A number of city taxpayers who have been hit hard with big tax increases in their end-of-year tax bills as a result of the recent property revaluation and higher tax levy of 4.06-percent have said they may not be able to afford the higher taxes in a city hall protest on Tuesday evening.
The great increases — in some cases $4,000 — came about because the bills are retroactive to January 1st, 2015, said tax assessor Richard Marra. As a result the bills require property owners, who paid less in taxes for second and first quarters based on old assessments, to make up the difference.
Though some property owners saw increases others witnessed decreases because their high assessment resulted in larger payments to the city than needed. Those taxpayers saw heavy discounts on their bills that went out last week.
More than 30 city taxpayers protested the new increases among them Suzette Serrano whose mother’s taxes went from $8,000 to $12,000 on their Murray Avenue home. Her mother saw a tax increase of $4,000, she said.
“Are we going to steal to pay our taxes?” said Serrano. Frustrated, angry, and fearing they will lose their properties, taxpayers said they do not know how to gather enough money to pay the municipal taxes.
“I don’t know how to pay these taxes,” said Mohammed Makansi, a Main Street business owner.
The increases came with little notice said Argelis Guzman, a homeowner on East 23rd Street. ”Had I known that I would have put my house on sale,” said Guzman, whose taxes went from $7,200 to $11,000.
“What I’m thinking of doing is to shut down and move out of state,” said Bob Halak. He said he’s thinking of laying off about 15 employees at his small Getty Avenue factory and move to Pennsylvania.
“What you’re doing is chasing all the business people away,” he said. He said his quarterly taxes went from $12,900 to $23,000. Commercial properties have been the hardest hit following the 2014-15 revaluation because their assessments either increased or remained the same. Some saw their taxes double.
“We can’t continue this endless cycle of tax increase, tax increase, and tax increase,” said Michael Symonds, Eastside section resident. “I don’t know how people are going to survive.”
“There’s going to be a lot more foreclosures. There’s going to be a lot more boarded up homes. We’re going the way of Camden,” said Symonds.
The tax assessor said property owners should see some relief during the first and second quarters of 2016 when the retroactive increases will disappear from their bills. However, that appears partially true – those who must pay significant sums in retroactive taxes will see decreases – those who saw credits and heavy discounts in their third and fourth quarter taxes will see an increase come next year.
City officials have many a times said the new assessed values will result in savings for city taxpayers who were paying taxes based on appraisals done at the peak of the housing market in 2007.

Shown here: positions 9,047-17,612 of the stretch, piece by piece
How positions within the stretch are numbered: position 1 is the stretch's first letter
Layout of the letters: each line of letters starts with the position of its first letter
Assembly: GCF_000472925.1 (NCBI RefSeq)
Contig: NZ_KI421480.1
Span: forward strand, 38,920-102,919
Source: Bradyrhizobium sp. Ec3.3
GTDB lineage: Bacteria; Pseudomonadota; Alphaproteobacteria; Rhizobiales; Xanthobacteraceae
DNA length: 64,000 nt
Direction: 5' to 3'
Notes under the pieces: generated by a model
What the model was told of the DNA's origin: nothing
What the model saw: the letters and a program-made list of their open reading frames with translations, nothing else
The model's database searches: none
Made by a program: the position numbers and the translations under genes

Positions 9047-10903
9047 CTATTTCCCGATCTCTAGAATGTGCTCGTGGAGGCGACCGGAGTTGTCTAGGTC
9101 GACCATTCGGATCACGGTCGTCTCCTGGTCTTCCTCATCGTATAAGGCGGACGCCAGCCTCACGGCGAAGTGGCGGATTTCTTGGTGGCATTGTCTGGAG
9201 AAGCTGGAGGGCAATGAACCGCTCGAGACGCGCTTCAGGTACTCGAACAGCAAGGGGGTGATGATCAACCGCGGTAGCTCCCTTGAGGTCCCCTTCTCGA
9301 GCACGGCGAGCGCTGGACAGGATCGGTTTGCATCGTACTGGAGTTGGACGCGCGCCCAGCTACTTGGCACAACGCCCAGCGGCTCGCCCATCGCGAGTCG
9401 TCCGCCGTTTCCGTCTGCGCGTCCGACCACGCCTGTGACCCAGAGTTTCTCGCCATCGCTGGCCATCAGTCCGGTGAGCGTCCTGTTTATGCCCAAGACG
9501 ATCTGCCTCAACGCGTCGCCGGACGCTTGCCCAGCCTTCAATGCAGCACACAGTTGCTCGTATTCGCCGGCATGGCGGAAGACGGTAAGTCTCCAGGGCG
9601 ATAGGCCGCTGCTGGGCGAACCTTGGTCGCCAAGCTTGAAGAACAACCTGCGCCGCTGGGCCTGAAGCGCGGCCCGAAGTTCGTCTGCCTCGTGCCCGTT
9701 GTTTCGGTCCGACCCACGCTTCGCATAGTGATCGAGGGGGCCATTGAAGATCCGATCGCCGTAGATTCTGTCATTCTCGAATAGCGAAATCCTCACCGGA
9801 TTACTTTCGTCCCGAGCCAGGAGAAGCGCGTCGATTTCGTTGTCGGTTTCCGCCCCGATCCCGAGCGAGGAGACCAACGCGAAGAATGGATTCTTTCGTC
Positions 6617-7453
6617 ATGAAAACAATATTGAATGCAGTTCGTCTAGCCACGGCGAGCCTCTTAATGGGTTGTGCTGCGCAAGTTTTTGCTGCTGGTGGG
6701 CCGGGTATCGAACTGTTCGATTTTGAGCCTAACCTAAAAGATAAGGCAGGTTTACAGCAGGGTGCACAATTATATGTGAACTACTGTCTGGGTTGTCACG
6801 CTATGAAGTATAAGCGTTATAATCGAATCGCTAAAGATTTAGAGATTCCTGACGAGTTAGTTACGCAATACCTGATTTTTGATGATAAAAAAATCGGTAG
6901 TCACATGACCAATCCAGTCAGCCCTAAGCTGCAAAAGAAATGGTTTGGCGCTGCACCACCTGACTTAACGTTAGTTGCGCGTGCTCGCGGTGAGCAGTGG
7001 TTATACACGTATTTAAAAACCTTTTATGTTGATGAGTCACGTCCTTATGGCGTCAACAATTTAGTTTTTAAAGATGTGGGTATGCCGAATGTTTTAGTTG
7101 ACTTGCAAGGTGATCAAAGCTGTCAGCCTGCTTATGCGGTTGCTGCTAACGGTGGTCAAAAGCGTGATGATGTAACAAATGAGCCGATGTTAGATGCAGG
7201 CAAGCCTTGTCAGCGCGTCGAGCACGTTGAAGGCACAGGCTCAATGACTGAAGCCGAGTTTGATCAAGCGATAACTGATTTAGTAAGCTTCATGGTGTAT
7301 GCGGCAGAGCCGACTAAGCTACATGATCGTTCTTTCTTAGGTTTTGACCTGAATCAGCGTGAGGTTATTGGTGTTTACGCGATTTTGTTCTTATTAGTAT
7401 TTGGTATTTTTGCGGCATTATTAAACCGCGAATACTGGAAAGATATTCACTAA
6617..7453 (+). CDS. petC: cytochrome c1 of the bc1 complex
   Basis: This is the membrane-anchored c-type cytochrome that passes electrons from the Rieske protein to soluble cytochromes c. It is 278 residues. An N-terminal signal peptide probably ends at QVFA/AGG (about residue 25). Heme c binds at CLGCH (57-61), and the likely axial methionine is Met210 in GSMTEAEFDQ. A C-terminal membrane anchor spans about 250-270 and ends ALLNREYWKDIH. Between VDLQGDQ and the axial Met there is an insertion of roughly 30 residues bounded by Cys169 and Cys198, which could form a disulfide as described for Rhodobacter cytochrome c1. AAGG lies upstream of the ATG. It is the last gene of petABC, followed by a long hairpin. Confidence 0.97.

Akkas Ali, who owns a one-family home on Linwood Avenue, said his property assessment went up from $280,000 to $317,000. “Mines went up $40,000,” said Ali contradicting Marra who said property owners saw a general decrease in their assessments.
Marra told Ali he should have appealed. Ali said he met with the Appraisal Systems, the company that conducted the revaluation, at the Paterson Museum earlier in the year, and got an insignificant $2,500 assessment reduction.
The tax assessor pointed out that Ali had another chance to appeal with the Passaic County Board of Taxation. Ali said he did not know he had two chances to appeal. “That might have been a short coming on your part,” said Marra.
Some property owners blamed the city council for approving a levy increase of 4.06-percent to collect enough revenue to run the city after municipal tax base shrank by 30-percent – from $8.2 billion to $5.75 billion.
Kenneth Morris, councilman at-large, who serves as chairman of the finance committee, said mayor Jose “Joey” Torres administration wanted a 4.15-percent. The council adopted a lesser 4.06-percent, he pointed out.
Morris previously questioned the administration’s calculation methods to retroactively charge property owners for tax bills that were already paid. Marra in his presentation to the public explained the retroactive resulted from delays in budget adoption.
Julio Tavarez, 5th Ward councilman, pointed out the short time period in which the property owners are being forced to pay thousands in taxes. He pointed out the third quarter bills are due on October 6th, 2015 and the fourth quarter bills are due in November 1st, 2015.
“Who has $3,000 extra in their pockets?” said Tavarez using numbers Marra handed out for an example property on Union Avenue. Property owners will experience considerable pain coming up with this amount of money in such a short period, said Tavarez. He said they will have little choice but to raid their savings – even then, he said, if national savings rates are any indication, they won’t find enough dollars to pay their tax bills.
“Time is running out for a lot of people here,” said Symonds.